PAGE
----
Tuesday, August 23, 2005

Tall, Warm and Fuzzy.


LG_kitchen_counter
Originally uploaded by seaniz.

This is our counter, or bench as the resident New Zealander likes to call it("but Andy, we never use it for sitting"), in the LG kitchen. Dan, our American roommate, had an altercation with some frozen tofu. The way he tells the story it was a relatively peaceful disagreement between him and two blocks of frozen tofu that he was trying to separate. Unfortunately, this picture depicts the event as quite a violent one! Andrew: "The picture looks worse than it really is". Sang Hee: "How did he break the counter with tofu? Tofu is different when you freeze it. Why did he freeze the tofu. I need to see the counter, I don't understand how it could be broken". Well here you are Sang Hee. You were too busy to come over and check it out so I've posted the picture for you. Please don't look at the rest of this website. Okay?

Which brings me to the title of this post. Dan is definitely tall I keep on finding myself surprised at just how tall he really is despite having lived with him for 6 months or more. To be honest I'm just assuming he is warm. I can't really vouch for that particular fact as I don't recall touching him at any point recently. However, he certainly is not cold -- not like a dead body. I have touched a dead body before and it was distinctly cold, not at all the way that person felt when she was alive -- it was quite a shock really. And fuzzy, this is second-hand knowledge as well. I've heard that he is fuzzy. That's all I'm going to say on the matter.

Last night was just like the old days (ie. the first 8 to 12 months that I lived in Korea). Endless early morning hours that somehow slip by like a flash, getting to bed at 5:00am, waking at 8:30, teaching my kindy class at 9 with heavy eyelids, smelling vaguely (sometiems distincly) of vomit and soju. It sounds like I'm romanticizing the experience, and I suppose I am. But I'm not proud of the many times this has happened. My kindies definitely deserve a much more professional teacher than I was today.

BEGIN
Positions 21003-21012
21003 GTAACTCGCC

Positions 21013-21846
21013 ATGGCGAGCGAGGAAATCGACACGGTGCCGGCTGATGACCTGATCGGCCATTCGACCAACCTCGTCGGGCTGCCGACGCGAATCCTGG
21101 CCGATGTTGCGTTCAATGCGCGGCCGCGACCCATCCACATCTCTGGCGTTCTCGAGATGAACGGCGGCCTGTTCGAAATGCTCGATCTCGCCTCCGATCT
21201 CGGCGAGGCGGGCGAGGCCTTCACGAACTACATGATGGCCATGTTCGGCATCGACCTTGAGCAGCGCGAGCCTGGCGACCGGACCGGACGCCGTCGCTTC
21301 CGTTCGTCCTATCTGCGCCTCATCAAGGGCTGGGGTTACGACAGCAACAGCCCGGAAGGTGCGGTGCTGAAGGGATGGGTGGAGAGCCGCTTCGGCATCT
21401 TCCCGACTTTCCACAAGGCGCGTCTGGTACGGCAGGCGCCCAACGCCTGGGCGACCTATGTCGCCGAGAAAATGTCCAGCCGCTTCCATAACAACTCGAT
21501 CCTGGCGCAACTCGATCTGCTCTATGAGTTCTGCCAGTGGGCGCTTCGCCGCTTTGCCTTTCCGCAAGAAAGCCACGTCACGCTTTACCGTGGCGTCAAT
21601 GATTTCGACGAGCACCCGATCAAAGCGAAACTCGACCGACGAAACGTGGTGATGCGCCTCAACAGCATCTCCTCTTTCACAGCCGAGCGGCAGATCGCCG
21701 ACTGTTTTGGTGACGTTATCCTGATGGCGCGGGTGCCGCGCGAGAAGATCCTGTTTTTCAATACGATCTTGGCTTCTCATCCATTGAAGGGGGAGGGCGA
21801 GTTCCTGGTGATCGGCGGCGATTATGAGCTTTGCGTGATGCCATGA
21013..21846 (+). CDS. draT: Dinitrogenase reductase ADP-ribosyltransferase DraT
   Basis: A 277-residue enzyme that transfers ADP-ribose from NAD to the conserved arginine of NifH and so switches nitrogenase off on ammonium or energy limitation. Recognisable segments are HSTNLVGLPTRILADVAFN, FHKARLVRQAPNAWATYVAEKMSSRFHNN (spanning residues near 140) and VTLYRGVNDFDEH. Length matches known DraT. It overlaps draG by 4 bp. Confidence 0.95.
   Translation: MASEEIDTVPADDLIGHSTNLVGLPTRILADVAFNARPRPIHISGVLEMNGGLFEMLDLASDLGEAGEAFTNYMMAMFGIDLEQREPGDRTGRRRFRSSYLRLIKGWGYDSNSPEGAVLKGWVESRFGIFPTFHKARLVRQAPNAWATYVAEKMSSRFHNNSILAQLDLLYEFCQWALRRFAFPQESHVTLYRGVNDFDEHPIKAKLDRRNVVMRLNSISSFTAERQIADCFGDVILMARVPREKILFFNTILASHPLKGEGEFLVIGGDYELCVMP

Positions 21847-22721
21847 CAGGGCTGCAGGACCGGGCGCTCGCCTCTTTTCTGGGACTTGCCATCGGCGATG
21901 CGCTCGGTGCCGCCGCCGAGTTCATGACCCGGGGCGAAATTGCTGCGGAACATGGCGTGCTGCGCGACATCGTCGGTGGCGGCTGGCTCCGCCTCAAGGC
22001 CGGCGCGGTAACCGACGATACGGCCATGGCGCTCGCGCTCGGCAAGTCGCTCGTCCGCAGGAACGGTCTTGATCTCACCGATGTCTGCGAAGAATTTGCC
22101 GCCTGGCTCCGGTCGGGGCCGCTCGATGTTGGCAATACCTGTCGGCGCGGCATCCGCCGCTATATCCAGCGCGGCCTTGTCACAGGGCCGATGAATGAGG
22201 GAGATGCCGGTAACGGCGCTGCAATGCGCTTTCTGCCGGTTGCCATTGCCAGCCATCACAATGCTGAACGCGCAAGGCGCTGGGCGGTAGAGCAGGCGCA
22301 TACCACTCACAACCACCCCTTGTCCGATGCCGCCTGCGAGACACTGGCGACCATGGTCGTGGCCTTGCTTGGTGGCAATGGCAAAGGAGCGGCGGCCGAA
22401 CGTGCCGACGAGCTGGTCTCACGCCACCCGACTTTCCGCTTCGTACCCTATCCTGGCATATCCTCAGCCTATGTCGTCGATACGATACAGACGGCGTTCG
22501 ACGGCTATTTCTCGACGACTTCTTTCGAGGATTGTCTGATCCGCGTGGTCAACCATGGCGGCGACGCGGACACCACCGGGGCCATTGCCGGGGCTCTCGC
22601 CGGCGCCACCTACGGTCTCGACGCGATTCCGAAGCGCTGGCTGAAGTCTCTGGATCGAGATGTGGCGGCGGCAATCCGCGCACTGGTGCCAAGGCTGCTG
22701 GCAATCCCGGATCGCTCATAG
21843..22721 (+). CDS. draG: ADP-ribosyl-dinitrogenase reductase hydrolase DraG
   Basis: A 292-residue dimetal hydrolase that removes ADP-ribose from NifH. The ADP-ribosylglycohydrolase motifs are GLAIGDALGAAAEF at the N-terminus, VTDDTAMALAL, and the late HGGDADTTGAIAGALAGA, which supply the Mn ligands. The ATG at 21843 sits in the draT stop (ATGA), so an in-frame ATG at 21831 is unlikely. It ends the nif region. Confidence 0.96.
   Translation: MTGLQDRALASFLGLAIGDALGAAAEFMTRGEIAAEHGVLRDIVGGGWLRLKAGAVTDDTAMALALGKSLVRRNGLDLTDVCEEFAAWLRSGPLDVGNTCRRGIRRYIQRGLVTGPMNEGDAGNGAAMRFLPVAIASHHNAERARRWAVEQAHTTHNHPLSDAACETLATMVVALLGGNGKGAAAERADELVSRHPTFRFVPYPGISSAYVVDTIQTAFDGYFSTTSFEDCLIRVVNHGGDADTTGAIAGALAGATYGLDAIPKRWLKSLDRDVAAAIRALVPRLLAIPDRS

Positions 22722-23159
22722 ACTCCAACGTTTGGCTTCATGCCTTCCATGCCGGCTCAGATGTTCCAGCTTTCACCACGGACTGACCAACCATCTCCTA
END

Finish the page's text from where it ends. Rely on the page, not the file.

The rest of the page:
Nevertheless, I have found kindy can become a terrible, grinding, endless, agonizing bore that becomes somehow transformed after just such a humbling, shameful night as the above depicted. The transformation occurs only in my way of seeing the class and the students and the subject matter that I'm teaching. You see, the routine is no longer routine as you struggle to keep in focus, to behave as much as possible as you believe a normal individual would. The abhorrent behaviour of certain individual students goes unnoticed and somehow 99 times out of 100 the kindy class ends up as an experience of great fun and enjoyment for all. Yes learning and teaching are more than adequate verbs to describe the event. To sum it up in a single sentence: The class goes without a hitch.

Some of my other workmates have attested to similar experiences as well. In fact, I myself have, on more than one occasion, had far too much drink and too little sleep the night before a kindy class that was being observed by parents. These classes actually went phenomenally well. It's rather quite a lot like sitting in an exam and feeling like you did terribly -- only to discover afterwards that your mark was exceptional. The opposite experience I have most definitely also had -- feeling like I aced an exam only to discover that I barely eked out a passing mark.

I must say that I feel there are other ways to effect a flawless, enjoyable lesson. These ways being, of course, careful planning and preparation. It's such a shame that they are not as much fun. It is, quite obviously, impossible to plan for spontaneity, and yet this is the word that I believe best describes the few exceptional classes that I have had the honour to teach.

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